• 35mm 864.0mm2
  • 30.4 megapixels
  • ISO 100 - 32,000
  • APS-C 337.5mm2
  • 32.5 megapixels
  • ISO 100 - 25,600

Buy From

Differences

Canon 5D Mark IV advantages over Canon EOS M6 Mark II

  • Lens selection
    Excellent vs Limited
    Better lens selection gives you more options
  • Larger sensor
    35mm vs APS-C
    More sensor area. Bigger is (generally) better.
  • Eye-level viewfinder
    Eye-level vs Rear display only
    You'll be able to frame photos even when the sun is out
  • Bigger pixels
    ~ 5.36 vs 3.23 microns
    Better low-light and dynamic range (all else equal)
  • Fast startup
    ~0.50 vs 0.9 sec
    Faster startup lets you catch the moment
  • NFC
    Yes vs No
    Simplifies pairing your camera with supported phones
  • Built-in GPS
    GPS vs None
    Geotag your photos
  • Longer stills battery life
    More info 900 vs 305 shots
    Capture more photos
  • Top deck display
    Yes vs No
    Check settings with a screen on top of the camera
  • Shoots 24p video
    Yes vs No
    Gives your movies a big-screen feel
  • Higher-res screen
    540k vs 347k pixels
    More detail on the screen lets you judge focus and composition
  • Dual card slots
    Yes vs No
    Gives you more storage flexibility
  • Headphone jack
    Yes vs No
    Monitor audio recording while you shoot video
  • Bigger JPEG buffer
    Unlimited vs 48 shots
    Take more JPEG shots before waiting (burst mode)
  • Higher extended ISO
    102400 vs 51200 ISO
    Higher extended ISO can give more low-light flexibility

Canon EOS M6 Mark II advantages over Canon 5D Mark IV

  • Focus peaking
    Peaker vs Non-peaker
    Your camera will highlight what's in focus
  • Less expensive
    $1099 vs $3249
    Save money for lenses or accessories
  • Tiltable Screen
    Tiltable vs Fixed
    Tilt the screen for shooting flexbility
  • Built-in Bluetooth
    Yes vs No
    Always-on wireless connectivity
  • Internal flash
    Internal flash vs None
    Useful in a pinch for fill flash
  • Thinner
    49 mm vs 75 mm
    Thinner
  • Newer
    2 years vs 5 years old
    Newer cameras often support more advanced features
  • Faster JPEG shooting
    14.0 fps vs 7.0 fps
    Faster JPEG shooting (burst mode)
  • Faster RAW shooting
    14.0 fps vs 7.0 fps
    Faster RAW shooting in burst mode
  • Faster shutter
    1/16000 vs 1/8000 sec
    Shoot wide open in bright light

Similarities

Common Strengths

  • Shoot 4K video
    Both provide
    Make sure you have a fast computer
  • Touchscreen
    Both provide
    Interact with your camera just like your smartphone
  • Built-in Wi-Fi
    Both provide
    Share your photos wirelessly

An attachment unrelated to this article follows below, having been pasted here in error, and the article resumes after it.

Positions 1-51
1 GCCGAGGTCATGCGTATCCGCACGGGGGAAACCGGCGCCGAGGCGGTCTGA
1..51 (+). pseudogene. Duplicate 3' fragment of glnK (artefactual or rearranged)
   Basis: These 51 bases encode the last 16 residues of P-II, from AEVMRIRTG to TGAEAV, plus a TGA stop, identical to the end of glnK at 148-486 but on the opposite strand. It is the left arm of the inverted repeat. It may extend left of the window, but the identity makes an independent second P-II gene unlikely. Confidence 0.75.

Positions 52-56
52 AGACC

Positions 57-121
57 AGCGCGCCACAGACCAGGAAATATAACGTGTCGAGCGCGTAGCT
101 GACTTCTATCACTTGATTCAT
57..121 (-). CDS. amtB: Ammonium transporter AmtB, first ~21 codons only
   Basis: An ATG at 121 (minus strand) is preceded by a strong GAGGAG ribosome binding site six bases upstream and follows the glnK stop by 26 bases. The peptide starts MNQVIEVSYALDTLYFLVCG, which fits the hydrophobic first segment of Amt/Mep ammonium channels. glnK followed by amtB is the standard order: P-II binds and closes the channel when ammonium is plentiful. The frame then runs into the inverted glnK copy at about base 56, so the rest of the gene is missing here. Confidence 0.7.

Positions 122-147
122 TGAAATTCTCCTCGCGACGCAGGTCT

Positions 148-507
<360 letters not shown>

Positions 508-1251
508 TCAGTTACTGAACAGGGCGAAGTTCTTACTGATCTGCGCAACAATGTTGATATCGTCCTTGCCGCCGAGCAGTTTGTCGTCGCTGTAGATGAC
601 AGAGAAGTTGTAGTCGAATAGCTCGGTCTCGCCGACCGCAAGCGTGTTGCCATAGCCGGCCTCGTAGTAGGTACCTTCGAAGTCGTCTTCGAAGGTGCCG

• On-sensor phase detect
    Both provide
    Usually improves live view and video AF performance
  • External Mic Jack
    Both provide
    Improved sound fidelity when shooting video
  • HDMI out
    Both provide
    Use HDMI output to monitor or review video
  • Hot shoe
    Both provide
    Off-camera flashes open new possibilities
  • Bulb shutter
    Both provide
    Hold the shutter open manually for long exposures
  • Slow-motion videos
    Both provide
    Shoot slow-motion videos

Common Weaknesses

  • Tilt-swivel screen
    Neither provide
    Tilt and swivel the screen for maximum shooting flexibility
  • In-Camera Image Stabilization
    Neither provide
    Reduces the effects of camera shake at slower shutter speeds
  • In-camera panoramas
    Neither provide
    Stitches multiple shots into a panoramic photo

User reviews

Buy From

Your purchases support this site

Buy the Canon 5D Mark IV

Your purchases support this site

Buy the Canon EOS M6 Mark II

Review Excerpt

  • Superb image quality from RAW files; Improved dynamic range; Excellent high ISO performance; Fast 7fps burst rate with unlimited JPEG buffer; High-quality cinema 4K video; Built-in Wi-Fi; Dual Pixel CMOS AF is very good.

  • JPEG files look soft at default settings; 1/200s flash sync; 4K video codec is cumbersome; 29:59 continuous video recording limit.

The Competition

Compared to Canon 5D Mark III

Canon 5D Mark IV
Canon 5D Mark III
  • $2499
  • 35mm
  • Shoot 4K video
  • Touchscreen
  • $2299
  • 35mm
  • Less expensive
  • Bigger pixels
Canon EOS M6 Mark II
Canon 5D Mark III
  • $849
  • APS-C
  • Focus peaking
  • Less expensive
  • $2299
  • 35mm
  • Lens selection
  • Larger sensor

Compared to Nikon D810

Canon 5D Mark IV
Nikon D810
  • $2499
  • 35mm
  • Less expensive
  • Shoot 4K video
  • $2698
  • 35mm
  • Longer stills battery life
  • Internal flash
Canon EOS M6 Mark II
Nikon D810
  • $849
  • APS-C
  • Less expensive
  • Focus peaking
  • $2698
  • 35mm
  • Lens selection
  • Larger sensor

Compared to Sony A99 II

Canon 5D Mark IV
Sony A99 II
  • $2499
  • 35mm
  • Lens selection
  • Bigger pixels
  • $3198
  • 35mm
  • Focus peaking
  • Tilt-swivel screen
Canon EOS M6 Mark II
Sony A99 II
  • $849
  • APS-C
  • Less expensive
  • Touchscreen
  • $3198
  • 35mm
  • Lens selection
  • Larger sensor

Compared to Pentax K-1 II

Canon 5D Mark IV
Pentax K-1 II
  • $2499
  • 35mm
  • Shoot 4K video
  • Touchscreen
  • $1797
  • 35mm
  • Less expensive
  • Focus peaking
Canon EOS M6 Mark II
Pentax K-1 II
  • $849
  • APS-C
  • Less expensive
  • Shoot 4K video
  • $1797
  • 35mm
  • Lens selection
  • Larger sensor

Compared to Sony A6400

Canon 5D Mark IV
Sony A6400
  • $2499
  • 35mm
  • Lens selection
  • Larger sensor
  • $898
  • APS-C
  • Focus peaking
  • Less expensive
Canon EOS M6 Mark II
Sony A6400
  • $849
  • APS-C
  • Fast startup
  • More pixels
  • $898
  • APS-C
  • Lens selection
  • Eye-level viewfinder
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